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Solzhenitsyn Joins Debate On Russia's Political Path

The famed author prepares to go home - and enter political fray

By Daniel SneiderStaff writer of The Christian Science Monitor / September 16, 1992


THE sentinel of the Russian conscience is coming home.

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Alexander Solzhenitsyn, the greatest Russian writer of the postwar era, forced into exile by the Soviet authorities in 1974 for his epic account of life in Stalin's slave-labor camps, is readying for his long-awaited return to his motherland.

The bearded author seeks to go back not as a literary figure but as a political one.

He has delayed his return until he completes a multi-volume historical novel on the Bolshevik Revolution, letting it be known through his spokesmen that he intends to devote all his time to public affairs after he sets foot in Russia.

The date of Mr. Solzhenitsyn's return has not been announced, although US News and World Report recently said that he intends to arrive early next year. In the meantime, he has been preparing the way, emerging from his home in the Vermont woods with his manifesto of Russian national revival and spiritual reawakening.

After decades in which Solzhenitsyn was either reviled or ignored in the Soviet mass media, the famed dissident made his first appearance before the general public two weeks ago in a two-part television documentary prepared at his request. Viewers watched an extensive interview with Solzhenitsyn devoted entirely to his views on current politics, interwoven with footage of his wife and three sons, his comfortable wood-paneled home and their life in Vermont.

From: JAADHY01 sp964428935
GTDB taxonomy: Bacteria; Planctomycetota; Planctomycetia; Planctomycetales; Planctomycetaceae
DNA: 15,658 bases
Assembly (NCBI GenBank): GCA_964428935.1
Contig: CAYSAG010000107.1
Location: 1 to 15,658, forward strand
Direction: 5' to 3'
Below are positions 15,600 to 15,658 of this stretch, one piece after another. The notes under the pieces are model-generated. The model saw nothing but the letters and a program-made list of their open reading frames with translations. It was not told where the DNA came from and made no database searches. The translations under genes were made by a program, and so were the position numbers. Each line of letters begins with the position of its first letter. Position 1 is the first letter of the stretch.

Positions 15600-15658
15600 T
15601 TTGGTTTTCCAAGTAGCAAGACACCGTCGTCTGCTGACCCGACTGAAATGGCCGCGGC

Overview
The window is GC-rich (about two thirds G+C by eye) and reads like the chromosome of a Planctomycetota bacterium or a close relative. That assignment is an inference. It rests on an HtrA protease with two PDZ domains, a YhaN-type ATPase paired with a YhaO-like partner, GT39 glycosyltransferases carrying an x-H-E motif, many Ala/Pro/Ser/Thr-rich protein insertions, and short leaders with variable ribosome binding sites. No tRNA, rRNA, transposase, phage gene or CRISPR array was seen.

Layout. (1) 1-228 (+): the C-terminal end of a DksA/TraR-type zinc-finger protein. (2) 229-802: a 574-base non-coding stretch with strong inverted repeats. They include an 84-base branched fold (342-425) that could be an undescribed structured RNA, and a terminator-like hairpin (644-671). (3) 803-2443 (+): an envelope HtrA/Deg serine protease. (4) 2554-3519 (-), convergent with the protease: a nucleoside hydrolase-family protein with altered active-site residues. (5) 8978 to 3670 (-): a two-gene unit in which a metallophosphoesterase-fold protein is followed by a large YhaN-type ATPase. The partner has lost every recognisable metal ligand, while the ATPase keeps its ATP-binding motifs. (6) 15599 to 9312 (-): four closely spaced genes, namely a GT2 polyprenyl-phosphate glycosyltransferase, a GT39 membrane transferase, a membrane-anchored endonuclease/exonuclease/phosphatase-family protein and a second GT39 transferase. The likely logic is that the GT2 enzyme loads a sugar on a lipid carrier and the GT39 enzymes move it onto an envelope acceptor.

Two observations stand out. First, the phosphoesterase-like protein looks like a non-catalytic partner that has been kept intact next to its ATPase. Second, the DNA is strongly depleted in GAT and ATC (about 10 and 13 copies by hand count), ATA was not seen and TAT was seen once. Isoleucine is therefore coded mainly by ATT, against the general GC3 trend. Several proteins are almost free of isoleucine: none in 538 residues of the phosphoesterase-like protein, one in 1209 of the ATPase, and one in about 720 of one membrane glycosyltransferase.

In its totality, the film, prepared by controversial filmmaker Stanislav Govorukhin, conveys the image of a man in almost saintly isolation, deliberately cutting himself off from the American society around him as he gazes out from his study on a setting of white birch trees chosen for its similarity to the Russian forests he left behind.

In the interview, Solzhenitsyn combines a doctrine of anti-communism with a warning to avoid Western models of liberal democracy and market economics. He offers in its place a paean to Russian spiritualism and a return to the values of pre-revolutionary Russia, including the need for semi-authoritarian government during this time of change.

Solzhenitsyn's disdain of parliamentary democracy is not new. He offered the same praise of an authoritarianism tempered by spiritual belief in an early 1970s critique of the views of another famed dissident and moral voice, physicist Andrei Sakharov. Defending himself now against charges he opposes democracy, Solzhenitsyn argues for a slow path to that end.

"If we find ourselves on top of the cold cliff of totalitarianism, we just cannot jump down to reach the valley," Solzhenitsyn says in the film. "We should, having a firm and confident authority, slowly zig-zag down the slope to the valley of democracy."

The powerful critic of Soviet communism dismisses the changes of recent years, including the events which followed last year's failed putsch, as a continuation of past evils in new guise.

"What we have seen is not a final collapse of communism," he declares. "It was the upper tier that collapsed. The middle tier, a very tenacious one, still persists and lots of nomenklatura members declared themselves democrats."